After running the objective tests, I viewed each clip in real time to observe any motion-related artifacts that might not have been picked up in the objective ratings. Vanguard Video’s Visual Comparison Tool is particularly useful for this, with a split screen view that lets you play two videos at once and drag the centerline during playback to shift from viewing one video to the other (Figure 1), or overlay a video atop another and switch between them using the CTRL TAB keystroke combination. I saw nothing during these trials that contracted the objective VQM findings.
At present, VP9 delivers the same level of performance as HEVC, which isn’t surprising given that VP8 performed very similarly to H.264. So if you’re choosing between the two, pure codec quality shouldn’t be a major differentiator.
Regarding MainConcept, the ratings are not surprising, since the current version of TotalCode Studio only supports single-pass encoding. Since the clips were produced using 125 percent constrained VBR encoding, this meant that technologies with two passes could allocate more data to the hard to encode regions in all test clips.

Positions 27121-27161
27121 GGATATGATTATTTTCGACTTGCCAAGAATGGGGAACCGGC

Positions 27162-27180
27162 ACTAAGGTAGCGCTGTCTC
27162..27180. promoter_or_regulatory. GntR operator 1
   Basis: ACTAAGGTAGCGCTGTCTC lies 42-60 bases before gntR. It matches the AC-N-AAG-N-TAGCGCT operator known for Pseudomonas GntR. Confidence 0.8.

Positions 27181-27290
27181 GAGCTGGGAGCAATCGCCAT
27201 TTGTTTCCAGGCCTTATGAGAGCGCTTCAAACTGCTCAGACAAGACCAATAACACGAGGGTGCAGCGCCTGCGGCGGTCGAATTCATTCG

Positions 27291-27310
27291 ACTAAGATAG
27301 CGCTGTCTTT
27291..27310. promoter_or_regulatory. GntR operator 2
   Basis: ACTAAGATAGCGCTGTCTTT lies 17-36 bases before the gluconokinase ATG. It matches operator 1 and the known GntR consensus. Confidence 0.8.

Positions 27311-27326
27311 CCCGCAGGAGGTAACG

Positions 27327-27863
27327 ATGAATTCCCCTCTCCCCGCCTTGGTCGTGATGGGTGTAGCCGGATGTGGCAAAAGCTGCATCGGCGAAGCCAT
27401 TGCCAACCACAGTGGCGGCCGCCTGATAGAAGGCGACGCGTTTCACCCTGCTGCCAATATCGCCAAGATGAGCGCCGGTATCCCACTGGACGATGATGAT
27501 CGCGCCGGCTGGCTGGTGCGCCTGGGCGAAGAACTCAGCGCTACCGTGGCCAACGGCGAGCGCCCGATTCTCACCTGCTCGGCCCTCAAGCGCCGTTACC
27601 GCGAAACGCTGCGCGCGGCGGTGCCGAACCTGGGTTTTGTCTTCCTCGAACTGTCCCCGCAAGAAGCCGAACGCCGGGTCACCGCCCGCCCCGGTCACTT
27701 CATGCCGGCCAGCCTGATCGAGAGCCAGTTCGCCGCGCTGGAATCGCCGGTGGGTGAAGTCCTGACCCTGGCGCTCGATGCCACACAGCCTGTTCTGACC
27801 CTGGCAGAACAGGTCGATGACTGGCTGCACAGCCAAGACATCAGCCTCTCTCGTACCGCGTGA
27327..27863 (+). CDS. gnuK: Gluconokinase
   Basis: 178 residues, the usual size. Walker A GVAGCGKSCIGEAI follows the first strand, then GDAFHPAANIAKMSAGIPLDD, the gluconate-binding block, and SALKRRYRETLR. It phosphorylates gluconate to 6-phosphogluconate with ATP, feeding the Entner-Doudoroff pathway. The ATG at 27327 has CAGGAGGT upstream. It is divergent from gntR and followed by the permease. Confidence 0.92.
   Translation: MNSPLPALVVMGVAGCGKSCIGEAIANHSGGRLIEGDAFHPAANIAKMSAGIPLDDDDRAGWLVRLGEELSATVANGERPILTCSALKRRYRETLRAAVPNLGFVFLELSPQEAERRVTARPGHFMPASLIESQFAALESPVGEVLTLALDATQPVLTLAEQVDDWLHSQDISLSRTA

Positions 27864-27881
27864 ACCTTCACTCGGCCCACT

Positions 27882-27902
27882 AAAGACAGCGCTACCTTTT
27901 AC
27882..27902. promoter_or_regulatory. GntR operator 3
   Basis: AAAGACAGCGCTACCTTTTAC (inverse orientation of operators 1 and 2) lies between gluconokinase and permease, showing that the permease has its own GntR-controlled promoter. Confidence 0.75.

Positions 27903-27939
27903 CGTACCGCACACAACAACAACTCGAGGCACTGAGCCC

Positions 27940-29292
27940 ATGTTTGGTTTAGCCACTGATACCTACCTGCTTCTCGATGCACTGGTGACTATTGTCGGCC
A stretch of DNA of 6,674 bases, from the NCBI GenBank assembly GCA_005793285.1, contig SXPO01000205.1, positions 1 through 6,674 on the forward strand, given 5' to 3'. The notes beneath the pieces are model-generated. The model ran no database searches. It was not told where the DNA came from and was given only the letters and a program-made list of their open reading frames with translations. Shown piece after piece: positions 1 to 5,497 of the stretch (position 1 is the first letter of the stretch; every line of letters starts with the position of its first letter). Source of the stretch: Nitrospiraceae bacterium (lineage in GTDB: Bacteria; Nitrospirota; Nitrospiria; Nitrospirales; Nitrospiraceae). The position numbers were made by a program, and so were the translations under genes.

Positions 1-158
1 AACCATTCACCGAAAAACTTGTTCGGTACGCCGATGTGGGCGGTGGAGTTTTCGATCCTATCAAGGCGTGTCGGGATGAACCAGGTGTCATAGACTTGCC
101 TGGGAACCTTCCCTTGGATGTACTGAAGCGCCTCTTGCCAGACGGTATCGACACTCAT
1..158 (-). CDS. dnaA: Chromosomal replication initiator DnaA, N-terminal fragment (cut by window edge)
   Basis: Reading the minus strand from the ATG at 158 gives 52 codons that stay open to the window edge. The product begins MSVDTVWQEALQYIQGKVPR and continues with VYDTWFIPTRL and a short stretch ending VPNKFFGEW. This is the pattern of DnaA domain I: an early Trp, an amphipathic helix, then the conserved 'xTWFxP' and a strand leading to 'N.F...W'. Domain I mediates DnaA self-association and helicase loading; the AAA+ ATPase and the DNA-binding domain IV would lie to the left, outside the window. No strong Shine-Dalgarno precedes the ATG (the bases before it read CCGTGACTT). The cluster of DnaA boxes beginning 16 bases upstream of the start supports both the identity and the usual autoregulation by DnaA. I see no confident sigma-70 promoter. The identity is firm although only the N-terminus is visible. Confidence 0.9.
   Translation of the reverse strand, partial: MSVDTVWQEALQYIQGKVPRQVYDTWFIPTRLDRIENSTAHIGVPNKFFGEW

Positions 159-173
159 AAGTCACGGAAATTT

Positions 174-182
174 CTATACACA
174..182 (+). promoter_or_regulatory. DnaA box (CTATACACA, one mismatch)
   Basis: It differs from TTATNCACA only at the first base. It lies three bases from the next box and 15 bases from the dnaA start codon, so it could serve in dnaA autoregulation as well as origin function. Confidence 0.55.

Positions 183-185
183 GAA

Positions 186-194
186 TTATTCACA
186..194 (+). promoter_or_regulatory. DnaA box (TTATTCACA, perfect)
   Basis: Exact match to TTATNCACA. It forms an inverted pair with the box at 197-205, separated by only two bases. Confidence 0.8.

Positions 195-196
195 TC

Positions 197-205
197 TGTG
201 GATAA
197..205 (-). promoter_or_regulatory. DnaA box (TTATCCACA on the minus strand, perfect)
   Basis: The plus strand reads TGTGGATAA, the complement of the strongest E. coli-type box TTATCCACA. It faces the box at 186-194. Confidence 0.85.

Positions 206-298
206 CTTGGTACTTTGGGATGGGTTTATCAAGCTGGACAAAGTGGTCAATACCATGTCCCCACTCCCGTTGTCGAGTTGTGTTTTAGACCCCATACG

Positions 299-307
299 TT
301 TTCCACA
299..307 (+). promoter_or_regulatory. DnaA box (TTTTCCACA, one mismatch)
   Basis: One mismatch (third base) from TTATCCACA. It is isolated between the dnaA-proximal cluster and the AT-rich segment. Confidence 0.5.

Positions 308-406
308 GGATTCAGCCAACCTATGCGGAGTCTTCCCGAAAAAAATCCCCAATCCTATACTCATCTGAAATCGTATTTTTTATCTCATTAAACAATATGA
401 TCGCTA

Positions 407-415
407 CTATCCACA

As an example, Figure 2 shows how MainConcept compared to x265 over the duration of the 1920x1080 New clip, with MainConcept in blue and x265 in red. Lower scores are better. As you can see, the quality of the two codecs was very similar except for the region on the extreme right: the high motion, high detail shot shown in Figure 1 that was the hardest to encode in the entire clip. With the benefit of two-pass encoding, TotalCode Studio could have allocated more data to this region, which likely would have resulted in much closer scores.
Figure 2. MainConcept proved very close to x265 in all but the highest motion regions of the clip (MainConcept is blue, x265 red, lower is better).
As a complement to the main testing, I encoded a talking head clip with consistent motion throughout with both codecs x265 and MainConcept, testing the theory that consistent motion would negate the benefit of two-pass encoding. Despite the two-pass encoding advantage enjoyed by x265, MainConcept won this trial with a VQM score of 0.410, while x265 was 0.488. In addition, in the single-pass encoding trials I ran for the aforementioned HEVC configuration story, MainConcept was slightly ahead in most tests.